My daughter’s fifth birthday was this week and along with the joyous occasion came some serious mama guilt. Why? Two reasons: gifts and a concert.
Hubby and I are not so big into gift giving. We never have been. So when the little one came along, she got sucked into our cheery little world, where holidays are often met with a shrug, not a bigger credit card bill.
It’s not that we’re scrooges — we just get what we need, as we need it. (Or at least my hubby does. I’m still wearing socks from George W.’s first term.) And we take the same approach with our daughter. She gets a decent yet not excessive amount of stuff, and we enjoy having the ability to move around a somewhat uncluttered urban dwelling.
Despite feeling comfortable about these choices from January to November, I can’t help but feel uneasy around her birthday, which falls right around the gift gorging — I meaning giving — time of the year. Almost immediately after I polish off a leg of turkey and a pound of Stove Top stuffing, the doubt sets in. Should I get her more presents? Should we let her friends bring gifts to her birthday party? Will she become more preoccupied with stuff if she feels we’re depriving her of it?
As if my austerity program wasn’t causing enough angst this year, I added a second reason to feel guilty on her special day. At her birthday dinner, I decided to surprise hubby with tickets to see his favorite band, The National. He grew up with twins who play in the band and deeply, deeply loves their music.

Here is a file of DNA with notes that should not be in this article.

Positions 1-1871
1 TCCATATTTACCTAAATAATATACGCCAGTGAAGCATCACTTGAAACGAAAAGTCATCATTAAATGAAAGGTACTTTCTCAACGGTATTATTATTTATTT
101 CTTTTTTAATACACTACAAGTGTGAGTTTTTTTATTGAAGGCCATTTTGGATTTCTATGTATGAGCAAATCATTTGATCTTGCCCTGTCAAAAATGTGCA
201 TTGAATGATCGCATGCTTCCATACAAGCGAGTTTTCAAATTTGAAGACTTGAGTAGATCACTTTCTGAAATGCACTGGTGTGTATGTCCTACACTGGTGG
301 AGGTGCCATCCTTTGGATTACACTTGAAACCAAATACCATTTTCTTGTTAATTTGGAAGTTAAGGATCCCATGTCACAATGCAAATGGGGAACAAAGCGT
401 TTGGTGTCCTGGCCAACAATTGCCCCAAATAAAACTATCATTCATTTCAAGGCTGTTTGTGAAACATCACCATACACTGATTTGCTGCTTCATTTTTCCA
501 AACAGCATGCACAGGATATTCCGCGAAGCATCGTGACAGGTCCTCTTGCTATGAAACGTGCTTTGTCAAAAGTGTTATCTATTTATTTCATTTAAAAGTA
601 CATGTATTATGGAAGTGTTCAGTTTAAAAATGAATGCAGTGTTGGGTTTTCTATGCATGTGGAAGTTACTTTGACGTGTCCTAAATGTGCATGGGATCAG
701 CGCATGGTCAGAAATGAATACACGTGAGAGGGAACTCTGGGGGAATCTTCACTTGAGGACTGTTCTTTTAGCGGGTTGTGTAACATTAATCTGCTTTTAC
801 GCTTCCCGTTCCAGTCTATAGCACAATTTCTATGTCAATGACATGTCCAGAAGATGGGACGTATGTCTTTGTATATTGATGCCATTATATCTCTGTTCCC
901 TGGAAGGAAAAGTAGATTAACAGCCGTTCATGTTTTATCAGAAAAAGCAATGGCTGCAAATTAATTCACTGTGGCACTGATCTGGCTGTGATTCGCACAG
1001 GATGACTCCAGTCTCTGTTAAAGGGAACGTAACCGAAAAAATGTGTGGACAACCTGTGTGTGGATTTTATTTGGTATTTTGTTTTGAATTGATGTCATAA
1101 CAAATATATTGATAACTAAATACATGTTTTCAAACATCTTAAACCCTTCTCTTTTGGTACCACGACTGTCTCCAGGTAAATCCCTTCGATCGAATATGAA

It’s not as if I had planned it months in advance. Thanks to the ruiner of all birthdays, Facebook, I found out from a friend that I could snag a couple tickets. My grand plan was to enjoy her birthday dinner with the whole family and then head to the concert afterward with hubby. Her grandparents, who were in town for the occasion, said that they were more than happy to wrap up the festivities.
So we polished off our main courses and left. Then I proceeded to spend the rest of the night feeling like the worst mom on earth. It’s my only kid’s birthday, and I’m not even there to have cake with her and tuck her in. Agony!
Hubby, of course, thought I was crazy. He didn't feel an iota of guilt for not being there to watch her blow out the candle on the not even birthday-specific slice of flourless cake from Il Mulino's a la carte menu. I, on the other hand, even days later, am still berating myself for not putting the little one first.
All of this mama guilt leads me to the unavoidable question: When it comes to our kids, how do you determine when enough is enough?
I wish my gal pals had warned me that parenthood is a constant balancing — and rebalancing — act, one that involves getting her what she needs but not so much that she doesn't appreciate any of it, doing what’s best for her without forgetting about myself or my spouse in the meantime, and staying true to our ideals as parents but trying to make everybody else (especially the grandparents) happy too.
Actually, I realize my friends did tell me. But like most people, I either (a) wasn’t listening very attentively or (b) thought they were being a tad ridiculous and melodramatic. Ha, guess the joke was on me! Maybe, just maybe, by my daughter’s sixth birthday, I’ll have it all figured out.
~By Wendy Widom, Partner, Families in the Loop
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